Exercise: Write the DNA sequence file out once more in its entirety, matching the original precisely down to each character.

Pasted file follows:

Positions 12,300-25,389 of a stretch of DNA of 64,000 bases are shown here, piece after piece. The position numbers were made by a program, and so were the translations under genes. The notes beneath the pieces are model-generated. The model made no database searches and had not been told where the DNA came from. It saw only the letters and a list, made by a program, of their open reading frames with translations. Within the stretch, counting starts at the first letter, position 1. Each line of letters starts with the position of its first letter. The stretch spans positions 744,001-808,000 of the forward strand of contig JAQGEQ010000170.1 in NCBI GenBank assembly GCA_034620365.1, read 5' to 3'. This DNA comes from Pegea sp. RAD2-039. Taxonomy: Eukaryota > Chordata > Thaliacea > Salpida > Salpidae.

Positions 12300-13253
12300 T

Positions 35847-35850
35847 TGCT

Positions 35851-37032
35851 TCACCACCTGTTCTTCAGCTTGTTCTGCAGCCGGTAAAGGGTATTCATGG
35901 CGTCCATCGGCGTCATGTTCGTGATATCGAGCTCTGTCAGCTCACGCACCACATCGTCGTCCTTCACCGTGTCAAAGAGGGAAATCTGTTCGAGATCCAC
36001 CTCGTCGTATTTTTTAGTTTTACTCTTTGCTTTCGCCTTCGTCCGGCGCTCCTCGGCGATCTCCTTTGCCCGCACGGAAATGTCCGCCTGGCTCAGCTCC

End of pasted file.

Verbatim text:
Positions 12,300-25,389 of a stretch of DNA of 64,000 bases are shown here, piece after piece. The position numbers were made by a program, and so were the translations under genes. The notes beneath the pieces are model-generated. The model made no database searches and had not been told where the DNA came from. It saw only the letters and a list, made by a program, of their open reading frames with translations. Within the stretch, counting starts at the first letter, position 1. Each line of letters starts with the position of its first letter. The stretch spans positions 744,001-808,000 of the forward strand of contig JAQGEQ010000170.1 in NCBI GenBank assembly GCA_034620365.1, read 5' to 3'. This DNA comes from Pegea sp. RAD2-039. Taxonomy: Eukaryota > Chordata > Thaliacea > Salpida > Salpidae.

Positions 12300-13253
12300 T

Positions 35847-35850
35847 TGCT

Positions 35851-37032
35851 TCACCACCTGTTCTTCAGCTTGTTCTGCAGCCGGTAAAGGGTATTCATGG
35901 CGTCCATCGGCGTCATGTTCGTGATATCGAGCTCTGTCAGCTCACGCACCACATCGTCGTCCTTCACCGTGTCAAAGAGGGAAATCTGTTCGAGATCCAC
36001 CTCGTCGTATTTTTTAGTTTTACTCTTTGCTTTCGCCTTCGTCCGGCGCTCCTCGGCGATCTCCTTTGCCCGCACGGAAATGTCCGCCTGGCTCAGCTCC